Hunting the Predator, Part 4

Local law enforcement officials say there is a big problem with internet predators preying on children and teenagers. They've set up a special task force to locate and arrest as many of these computer predators as possible, but they say they need help from parents.

Fifty million children have access to the Internet. One in five says they've already been sexual solicited online.

Everyone knows there are shady characters hanging out on the virtual playground of cyberspace, but many people have been surprised by how many of those characters are playing here locally.

The Bay County Sheriff's Office Internet Crimes Against Children Task Force has arrested four local men in the last month. Each thought they were soliciting a 14-year-old girl for sex over the net. The 14-year-old girl was really an undercover cop.

Parents like Beverly Dienline are taking the arrests very seriously. She’s disconnected her home Internet service. Now when her 14-year-old daughter Chelsea wants to surf the Web, Beverly takes her to the public library.

"They can watch her here at the library. More people here if something were to happen. If she felt afraid she could get someone's attention for what's going on."

If you can't bear to give up your at-home connection, there are some simple things you can do to insure your child's safety against online predators.

First, put the computer in a family room, so you can monitor your child. Do not allow your child to distribute their picture or personal information to anyone. Don't be intimidated by parental controls. Most all online providers have them, learn to use them, and finally, monitor your child's behavior. Make sure they're not spending too much time on-line, and acting suspicious and secretive about their activity.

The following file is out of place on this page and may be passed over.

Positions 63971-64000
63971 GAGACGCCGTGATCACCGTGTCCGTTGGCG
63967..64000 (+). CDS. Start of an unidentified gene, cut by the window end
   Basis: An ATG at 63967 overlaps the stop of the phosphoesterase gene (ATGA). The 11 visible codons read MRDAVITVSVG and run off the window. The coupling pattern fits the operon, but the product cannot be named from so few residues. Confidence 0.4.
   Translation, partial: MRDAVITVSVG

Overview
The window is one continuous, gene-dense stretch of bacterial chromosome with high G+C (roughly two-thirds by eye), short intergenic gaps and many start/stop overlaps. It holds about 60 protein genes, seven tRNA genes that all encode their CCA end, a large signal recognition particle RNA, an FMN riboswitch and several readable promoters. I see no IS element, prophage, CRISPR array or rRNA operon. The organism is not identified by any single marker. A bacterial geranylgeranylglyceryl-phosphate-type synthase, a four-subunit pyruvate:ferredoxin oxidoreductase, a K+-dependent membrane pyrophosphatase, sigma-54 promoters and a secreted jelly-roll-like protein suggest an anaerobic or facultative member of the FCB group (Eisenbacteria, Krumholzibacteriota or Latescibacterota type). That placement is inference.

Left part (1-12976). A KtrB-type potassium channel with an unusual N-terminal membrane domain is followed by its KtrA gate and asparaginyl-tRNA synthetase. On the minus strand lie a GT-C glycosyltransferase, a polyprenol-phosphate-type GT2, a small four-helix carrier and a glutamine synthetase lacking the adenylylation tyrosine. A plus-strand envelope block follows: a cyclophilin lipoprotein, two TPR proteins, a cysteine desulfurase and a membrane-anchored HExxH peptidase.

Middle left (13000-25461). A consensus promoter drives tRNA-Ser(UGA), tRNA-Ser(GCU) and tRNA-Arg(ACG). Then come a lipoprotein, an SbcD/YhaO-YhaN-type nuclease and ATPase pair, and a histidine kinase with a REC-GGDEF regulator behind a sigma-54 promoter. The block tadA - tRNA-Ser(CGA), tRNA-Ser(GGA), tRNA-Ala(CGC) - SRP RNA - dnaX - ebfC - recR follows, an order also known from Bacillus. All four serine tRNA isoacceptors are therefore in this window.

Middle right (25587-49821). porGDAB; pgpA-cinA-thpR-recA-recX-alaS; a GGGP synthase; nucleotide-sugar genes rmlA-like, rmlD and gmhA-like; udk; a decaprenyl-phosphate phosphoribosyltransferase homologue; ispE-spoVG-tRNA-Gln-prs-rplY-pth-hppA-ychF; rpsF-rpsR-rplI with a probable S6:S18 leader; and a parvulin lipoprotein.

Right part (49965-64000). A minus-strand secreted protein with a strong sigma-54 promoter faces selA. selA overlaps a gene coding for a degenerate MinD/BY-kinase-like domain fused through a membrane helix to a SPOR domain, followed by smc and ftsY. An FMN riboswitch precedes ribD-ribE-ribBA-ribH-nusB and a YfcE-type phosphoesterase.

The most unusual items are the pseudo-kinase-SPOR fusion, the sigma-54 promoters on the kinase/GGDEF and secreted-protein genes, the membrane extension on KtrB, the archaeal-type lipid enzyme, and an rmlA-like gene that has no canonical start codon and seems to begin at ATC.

Jeremy Mathis is an investigator with the Bay County Sheriff’s Office and says, "Parents need to spend some time with their kids. Don't be afraid to get your child to show you who they're talking to."

If you do become suspicious, Yahoo and AOL chat rooms allow you to get a play-by-play of your child's online conversations. Mathis says it's called message archive.

"It shows you a list of everybody your child has talks to and archives the chats they have. Once you turn it on it can't be changed or erased."

Dineline says she's grateful for local law enforcement's efforts to catch the predators.

"If they're that courageous to get online to get these children, then they need to be find avenues to get them to stop."

There are also several programs like Predator Guard and Net Nanny, that warn parents when a suspicious phrase like “no one will ever know about us” arise while your child's chatting.

Providers charge a monthly fee, but they're effective and you can monitor without your child knowing.